A review of Richard Gadd’s Monkey See Monkey Do
A comedy that will leave you in tears; whether of laughter or harrowing emotion.
“A brave, funny, and frankly magnificent piece of work.”
★★★★★ Fest Mag
“Comedy on a treadmill turns conceptual, dark and harrowing”
“It’s strong stuff, and courageous: a lurid, unsparing portrait of a consciousness in meltdown”
Time is running out to see Richard Gadd’s Monkey See Monkey Do, an hour long multimedia solo show running until 4th February 2017. This collage of sounds, sights and comic quips, delivered with perfect timing as Gadd runs continually on a small running machine, is a follow up to his acclaimed show from last year, Waiting for Gaddot.
Gadd uses simple technologies, such as voice overs, a projector screen, lip-synching, depictions of tweets and Whatsapp messages, as well as a medley of popular songs, to create a piece that is both funny and emotive. There is so much more to this performance than just a compilation of great comic moments. Before seeing the performance, if you had told me that watching two chins with faces drawn on them would pull at my heart stings, and have me hanging on every word, I probably would have laughed. But Gadd’s use of childlike communication only acts to make his work feel more honest, more real.
The show begins with a short video. Gadd wakes up to find a giant gorilla in front of him. The ape attacks. A chase ensues. Gadd appears on stage, striding over to his running machine, as if the gorilla is still in pursuit. Gadd explains that he is preparing for the annual Man’s Man competition, where the most masculine compete for the title of the Manliest Man. Seeping with sweat within the first 10 minutes, and clothed in a pair of pink running shorts, a pink armband, pink headphones, and a thin white vest, Gadd appears an unlikely contender.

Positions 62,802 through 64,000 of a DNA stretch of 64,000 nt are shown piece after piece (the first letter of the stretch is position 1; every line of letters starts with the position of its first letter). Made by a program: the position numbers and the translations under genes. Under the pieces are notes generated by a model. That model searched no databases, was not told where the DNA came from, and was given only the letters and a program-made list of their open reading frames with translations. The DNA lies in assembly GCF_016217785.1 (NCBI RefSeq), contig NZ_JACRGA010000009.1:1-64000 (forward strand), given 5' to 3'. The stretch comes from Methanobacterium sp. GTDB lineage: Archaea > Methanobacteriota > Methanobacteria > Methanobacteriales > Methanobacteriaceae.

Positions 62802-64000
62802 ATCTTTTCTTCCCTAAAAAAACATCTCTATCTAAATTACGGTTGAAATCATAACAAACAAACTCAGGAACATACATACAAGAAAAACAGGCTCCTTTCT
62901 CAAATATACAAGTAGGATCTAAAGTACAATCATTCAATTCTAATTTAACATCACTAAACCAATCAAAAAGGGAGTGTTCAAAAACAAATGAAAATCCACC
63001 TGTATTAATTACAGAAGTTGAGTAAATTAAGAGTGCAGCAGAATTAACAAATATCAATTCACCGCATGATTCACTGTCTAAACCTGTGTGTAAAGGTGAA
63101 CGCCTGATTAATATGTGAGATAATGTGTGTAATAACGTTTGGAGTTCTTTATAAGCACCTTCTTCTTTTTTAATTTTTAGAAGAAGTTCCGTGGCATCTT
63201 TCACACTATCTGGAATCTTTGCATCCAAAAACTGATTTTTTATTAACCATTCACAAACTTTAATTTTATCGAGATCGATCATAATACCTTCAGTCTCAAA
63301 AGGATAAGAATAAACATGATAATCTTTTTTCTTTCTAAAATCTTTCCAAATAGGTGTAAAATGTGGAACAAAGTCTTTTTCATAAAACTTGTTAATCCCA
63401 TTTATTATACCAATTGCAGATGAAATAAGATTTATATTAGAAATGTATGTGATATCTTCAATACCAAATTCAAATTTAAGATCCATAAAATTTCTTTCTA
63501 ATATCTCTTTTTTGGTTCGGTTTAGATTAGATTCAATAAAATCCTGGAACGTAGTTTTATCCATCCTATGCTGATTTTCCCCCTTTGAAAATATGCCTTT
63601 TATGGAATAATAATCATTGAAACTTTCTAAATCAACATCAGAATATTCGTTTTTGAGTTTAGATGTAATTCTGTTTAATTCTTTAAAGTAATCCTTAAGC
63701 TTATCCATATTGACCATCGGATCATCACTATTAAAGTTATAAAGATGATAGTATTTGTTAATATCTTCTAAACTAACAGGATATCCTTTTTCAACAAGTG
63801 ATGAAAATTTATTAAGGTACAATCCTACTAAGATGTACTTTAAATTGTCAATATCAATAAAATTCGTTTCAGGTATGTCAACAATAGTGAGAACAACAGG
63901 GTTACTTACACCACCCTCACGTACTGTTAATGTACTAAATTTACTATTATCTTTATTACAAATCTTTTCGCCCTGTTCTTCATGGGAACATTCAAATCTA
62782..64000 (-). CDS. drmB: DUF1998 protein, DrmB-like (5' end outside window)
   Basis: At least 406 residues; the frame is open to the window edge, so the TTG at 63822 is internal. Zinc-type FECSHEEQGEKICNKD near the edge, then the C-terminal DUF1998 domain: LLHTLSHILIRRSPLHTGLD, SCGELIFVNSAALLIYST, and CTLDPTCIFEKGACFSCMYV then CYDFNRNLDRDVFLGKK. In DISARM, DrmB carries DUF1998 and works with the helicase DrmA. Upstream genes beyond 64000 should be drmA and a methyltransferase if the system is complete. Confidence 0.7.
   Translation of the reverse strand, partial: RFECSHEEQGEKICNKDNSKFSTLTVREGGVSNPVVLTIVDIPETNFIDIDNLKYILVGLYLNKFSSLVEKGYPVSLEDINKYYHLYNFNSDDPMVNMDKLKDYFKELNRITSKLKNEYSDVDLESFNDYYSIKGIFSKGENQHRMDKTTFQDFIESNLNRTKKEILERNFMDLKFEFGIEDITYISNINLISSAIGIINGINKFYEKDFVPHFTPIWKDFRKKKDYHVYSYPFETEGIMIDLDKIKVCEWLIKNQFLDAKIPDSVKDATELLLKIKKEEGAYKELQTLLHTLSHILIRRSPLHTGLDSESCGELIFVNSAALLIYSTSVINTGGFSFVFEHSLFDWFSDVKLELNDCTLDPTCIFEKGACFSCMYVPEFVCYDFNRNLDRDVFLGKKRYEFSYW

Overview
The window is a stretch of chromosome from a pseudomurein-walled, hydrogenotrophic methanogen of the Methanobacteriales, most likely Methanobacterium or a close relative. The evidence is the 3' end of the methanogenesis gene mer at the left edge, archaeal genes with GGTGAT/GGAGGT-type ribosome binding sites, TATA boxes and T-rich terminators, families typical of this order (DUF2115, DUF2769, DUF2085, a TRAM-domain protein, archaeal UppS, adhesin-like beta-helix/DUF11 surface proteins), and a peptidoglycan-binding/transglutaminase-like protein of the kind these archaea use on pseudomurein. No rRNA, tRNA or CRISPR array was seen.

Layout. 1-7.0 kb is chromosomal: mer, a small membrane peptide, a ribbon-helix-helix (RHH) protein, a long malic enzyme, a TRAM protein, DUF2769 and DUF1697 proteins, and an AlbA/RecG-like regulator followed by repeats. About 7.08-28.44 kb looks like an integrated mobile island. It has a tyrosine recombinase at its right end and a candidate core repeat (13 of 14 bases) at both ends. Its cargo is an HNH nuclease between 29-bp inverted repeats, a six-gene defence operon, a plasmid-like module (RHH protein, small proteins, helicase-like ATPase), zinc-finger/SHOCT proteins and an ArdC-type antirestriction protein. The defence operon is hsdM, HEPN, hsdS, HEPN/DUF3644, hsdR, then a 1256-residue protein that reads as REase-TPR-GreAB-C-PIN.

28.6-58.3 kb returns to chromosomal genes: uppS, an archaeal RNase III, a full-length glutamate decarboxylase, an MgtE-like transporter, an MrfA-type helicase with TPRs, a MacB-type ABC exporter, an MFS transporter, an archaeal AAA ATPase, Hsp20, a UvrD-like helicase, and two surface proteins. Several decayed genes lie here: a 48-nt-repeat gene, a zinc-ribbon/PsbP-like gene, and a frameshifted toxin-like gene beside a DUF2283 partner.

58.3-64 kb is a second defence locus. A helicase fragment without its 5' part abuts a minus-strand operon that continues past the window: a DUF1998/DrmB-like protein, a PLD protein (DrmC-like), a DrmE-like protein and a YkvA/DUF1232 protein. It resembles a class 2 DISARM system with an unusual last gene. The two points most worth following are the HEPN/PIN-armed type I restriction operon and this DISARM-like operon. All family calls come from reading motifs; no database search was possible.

The show skips forward to Gadd’s preparation for the next Man’s Man competition. We share his his struggles interacting with others, his anxiety about how he looks, and witness the war between his “rational brain” and his primordial inner monkey – the gorilla. To be the manliest man, Gadd makes it clear that he needs to repress his primeval emotions, but the gorilla also unleashes a myriad of anxiety-inducing insults against him.
Gadd slowly builds a picture of his life using short films, images, and voice-overs. The audience get to know him and his life. We like him. But, through the torrent of witty comments and corny jibes, we begin to catch on to some darker undertones. The previously relaxed and comfortable atmosphere is replaced by a sense of unease, discomfort, and solemnity. We learn of Gadd’s experience of sexual abuse 4 years ago. In retrospect our earliest laughter feels hollow.
Gadd shows incredible bravery as he bares his soul unsparingly. Yet this is more than theatre as catharsis. It’s a show about self-acceptance and the importance of dealing with whatever issues, anxieties, or monkey voices that are clanging inside your head. In a recent Guardian (of course) interview, Gadd described the impact of the show on his own self-acceptance: “I believed that life was a stack of boxes and that I needed to fit into one of them. Whereas, fuck it, now I’m between boxes. It just doesn’t matter”.
At the end of the show, Gadd directly addresses the audience. This is no longer performance but conversation. He encourages anyone experiencing suffering in their lives, whether it be depression, the after-effects of a traumatic experience, or anything else related to their inner monkey, to express themselves; to resist the temptation to repress. “If you act, act! If you dance, dance! If you write, write! If you paint, paint! If you don’t do any of these things act, dance, write and paint!”
A powerful show not to be missed!